In The Cocafeilds Of Colombia

By Cora Llamas

Missionary priest Fr. Jimmy Aguilar brings the Catholic faith to war-torn, poor communities of South America, where kidnapping, torture and violent death are a way of life. Fr. Demetrio “Jimmy” Aguilar’s faith has been tested by fire. Literally, and several times. As a foreign missionary of the Society of Divine Word (SVD), he has faced narco-terrorism in Colombia, endured Panama’s persecution of its Catholic Church, and stood with the people as the US troops rained fire on a dictator’s stronghold. In his service in God’s kingdom, this priest was almost killed twice. And at one point in his life, he lived with the knowledge that he could be arrested and killed without due process of law at anytime.

Why not the Philippines

Fr. Jimmy is currently enjoying a brief respite in his home country, after 15 years in the mission fields of Latin America. He will return to Colombia for possibly one last tour of duty. One might ask why he served in foreign missions in the first place, considering the need here at home. According to Fr. Jimmy, the faith of Filipino Catholics remains strong, as seen in the many young men who continue to enter the priesthood. In fact, the SVD has had to turn down some applicants because it could not accommodate their large number. Two reasons contributed to this growth: the empowerment of the laity and strong family ties in spite of encroaching modernization.

Longing for “something more”

The initial spark of Fr. Jimmy’s own faith was kindled in his own home. His parents who are from Lubang, Occidental Mindoro, were devoted Catholics who instilled the same piety among their six children. Jimmy graduated from his altar-boy duties to involvement in the Legion of Mary and Student Catholic Action. Later on, while as a twentysomething high school Math teacher, he continued teaching catechism and visiting the sick in hospitals. His heavy parish involvement did not take away the “longing for something more”.

Road to Priesthood

The road to priesthood was first shown to him by a German priest in his little town. Watching this man tend his spiritual flock everyday, away from the comforts of his own family and people, made the young Jimmy realize that “we have to share this faith with others if we are to be true to the call of the Gospel: Go out to the whole world, preach the Good News, baptize in the name of the Father, the Son and the Holy Spirit.” Since the Philippines is already a Christian nation, Jimmy thought, “What are we doing sitting here?”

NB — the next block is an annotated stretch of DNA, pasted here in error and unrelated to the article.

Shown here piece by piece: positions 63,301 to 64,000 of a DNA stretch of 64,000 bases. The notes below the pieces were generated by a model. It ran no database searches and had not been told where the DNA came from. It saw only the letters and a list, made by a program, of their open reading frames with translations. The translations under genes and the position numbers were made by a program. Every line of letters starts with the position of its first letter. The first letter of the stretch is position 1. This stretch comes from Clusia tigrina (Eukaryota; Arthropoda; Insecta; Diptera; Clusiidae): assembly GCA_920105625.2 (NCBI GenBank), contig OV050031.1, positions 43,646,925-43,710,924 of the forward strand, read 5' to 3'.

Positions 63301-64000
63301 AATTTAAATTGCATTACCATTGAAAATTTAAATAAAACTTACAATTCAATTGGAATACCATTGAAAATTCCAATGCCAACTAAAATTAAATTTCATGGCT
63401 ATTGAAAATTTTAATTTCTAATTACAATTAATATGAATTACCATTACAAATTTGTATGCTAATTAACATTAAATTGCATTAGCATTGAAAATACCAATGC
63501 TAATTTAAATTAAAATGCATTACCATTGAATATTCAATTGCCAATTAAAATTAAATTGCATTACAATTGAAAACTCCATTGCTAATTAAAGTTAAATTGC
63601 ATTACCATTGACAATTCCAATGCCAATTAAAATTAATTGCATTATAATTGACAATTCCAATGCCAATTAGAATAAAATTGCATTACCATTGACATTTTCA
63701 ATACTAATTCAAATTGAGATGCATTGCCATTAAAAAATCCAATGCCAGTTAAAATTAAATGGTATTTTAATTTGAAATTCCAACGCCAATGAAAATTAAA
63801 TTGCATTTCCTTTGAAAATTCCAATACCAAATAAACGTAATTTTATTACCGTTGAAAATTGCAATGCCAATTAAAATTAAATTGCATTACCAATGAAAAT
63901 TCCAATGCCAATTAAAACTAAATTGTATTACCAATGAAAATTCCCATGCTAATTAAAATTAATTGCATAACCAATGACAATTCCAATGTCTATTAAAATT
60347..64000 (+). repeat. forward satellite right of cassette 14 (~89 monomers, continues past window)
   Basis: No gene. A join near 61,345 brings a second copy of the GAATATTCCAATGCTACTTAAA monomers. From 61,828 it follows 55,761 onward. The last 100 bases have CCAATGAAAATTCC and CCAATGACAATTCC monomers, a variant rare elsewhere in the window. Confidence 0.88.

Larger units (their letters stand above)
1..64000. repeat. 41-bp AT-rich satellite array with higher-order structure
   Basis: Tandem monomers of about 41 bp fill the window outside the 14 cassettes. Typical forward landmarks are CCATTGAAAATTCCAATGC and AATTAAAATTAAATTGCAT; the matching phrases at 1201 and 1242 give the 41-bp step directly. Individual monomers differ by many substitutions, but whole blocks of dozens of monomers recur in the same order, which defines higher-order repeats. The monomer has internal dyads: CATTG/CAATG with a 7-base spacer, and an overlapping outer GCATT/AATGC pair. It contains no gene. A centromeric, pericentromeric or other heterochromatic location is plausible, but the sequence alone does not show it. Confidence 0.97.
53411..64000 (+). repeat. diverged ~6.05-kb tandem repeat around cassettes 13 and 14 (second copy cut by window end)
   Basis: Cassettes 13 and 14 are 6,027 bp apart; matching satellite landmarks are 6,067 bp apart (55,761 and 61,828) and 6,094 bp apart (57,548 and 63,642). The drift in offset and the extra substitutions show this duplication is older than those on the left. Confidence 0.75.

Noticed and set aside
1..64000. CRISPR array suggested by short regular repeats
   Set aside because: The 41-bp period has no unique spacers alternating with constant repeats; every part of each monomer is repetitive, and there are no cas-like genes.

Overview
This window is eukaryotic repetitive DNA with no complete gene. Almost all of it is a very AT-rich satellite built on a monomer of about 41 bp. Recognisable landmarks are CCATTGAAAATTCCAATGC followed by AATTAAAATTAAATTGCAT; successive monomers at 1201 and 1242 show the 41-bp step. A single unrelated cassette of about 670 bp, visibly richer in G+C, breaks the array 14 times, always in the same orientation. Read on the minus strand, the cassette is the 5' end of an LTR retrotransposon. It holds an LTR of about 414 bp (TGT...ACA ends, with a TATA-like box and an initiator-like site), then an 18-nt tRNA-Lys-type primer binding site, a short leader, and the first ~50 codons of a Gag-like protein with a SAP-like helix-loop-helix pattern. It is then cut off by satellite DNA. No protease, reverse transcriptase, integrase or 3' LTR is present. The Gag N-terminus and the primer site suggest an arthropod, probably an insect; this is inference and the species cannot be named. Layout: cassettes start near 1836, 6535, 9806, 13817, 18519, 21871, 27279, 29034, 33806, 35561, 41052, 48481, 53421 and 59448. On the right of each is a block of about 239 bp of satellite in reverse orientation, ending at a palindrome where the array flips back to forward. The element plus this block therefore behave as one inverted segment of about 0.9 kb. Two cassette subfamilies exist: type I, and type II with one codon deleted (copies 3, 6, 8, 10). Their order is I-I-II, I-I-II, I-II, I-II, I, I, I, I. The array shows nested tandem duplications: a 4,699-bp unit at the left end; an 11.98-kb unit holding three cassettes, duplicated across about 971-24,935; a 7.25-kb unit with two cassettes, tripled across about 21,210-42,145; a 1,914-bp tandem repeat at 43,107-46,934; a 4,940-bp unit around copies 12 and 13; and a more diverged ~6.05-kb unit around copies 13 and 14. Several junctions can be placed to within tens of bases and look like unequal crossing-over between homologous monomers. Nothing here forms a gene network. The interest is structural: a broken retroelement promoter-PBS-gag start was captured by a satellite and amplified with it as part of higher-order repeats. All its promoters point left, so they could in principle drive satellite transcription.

His parents, surprisingly, did not readily accept his new calling. As the youngest who still lived under their roof, Jimmy was all they had. Their five older children had all made their own lives in Manila.

Not wishing to break his parents’ hearts, Jimmy entered the seminary without even saying goodbye. Reconciliation took a year, before his father could finally allow himself to visit his son at the novitiate.

First-level evangelization

There was little time to grieve as seminary life passed by quickly. Prior to his ordination in 1983 Fr. Jimmy applied for mission work in the forbidding continent of Africa. Instead, he was sent to Colombia to minister to parishioners struggling with adolescent pregnancy and drug addiction. Like all young missionaries, Fr. Jimmy had to learn the language, assimilate the foreign culture, strengthen the people’s faith and morals, and fight off bouts of loneliness. It was “routine missionary work”. He hungered for a challenge, his dreams for African mission work unforgotten, “I wanted first-level evangelization or bringing the Goof News to where it has not yet been preached. But in Latin America, the challenge was how to build Basic Christian communities. I always thought Africa was more difficult and challenging.”

The ‘challenge’ came at last

His prayers were answered with a transfer to Panama. A shortage of local priest in dictator Manuel Antonio Noriega’s territory forced religious orders to ask for reinforcement from other countries. The spiritual and moral burden was heavy. Government corruption had emptied the national bank and treasury, causing massive unemployment, economic collapse, poverty, and rising crime. An iron rule silenced the media and the opposition. Illegal arrests and imprisonments went unchallenged.

Noriega also declared the war against the Catholic Church. Freedom of assembly – even parish gatherings – was strictly forbidden. The strongman’s private army, the Battalion de Dignidad, infiltrated the congregations with spies who listened and took note of “subversive elements” in sermons. Suspect priests were marked with the “Traidores” sign painted over their church doors; they could be kidnapped, tortured, and salvaged. Panama’s own outspoken Archbishop, Msgr. Gregorio McGrath, was arrested, stripped naked, and beaten several times.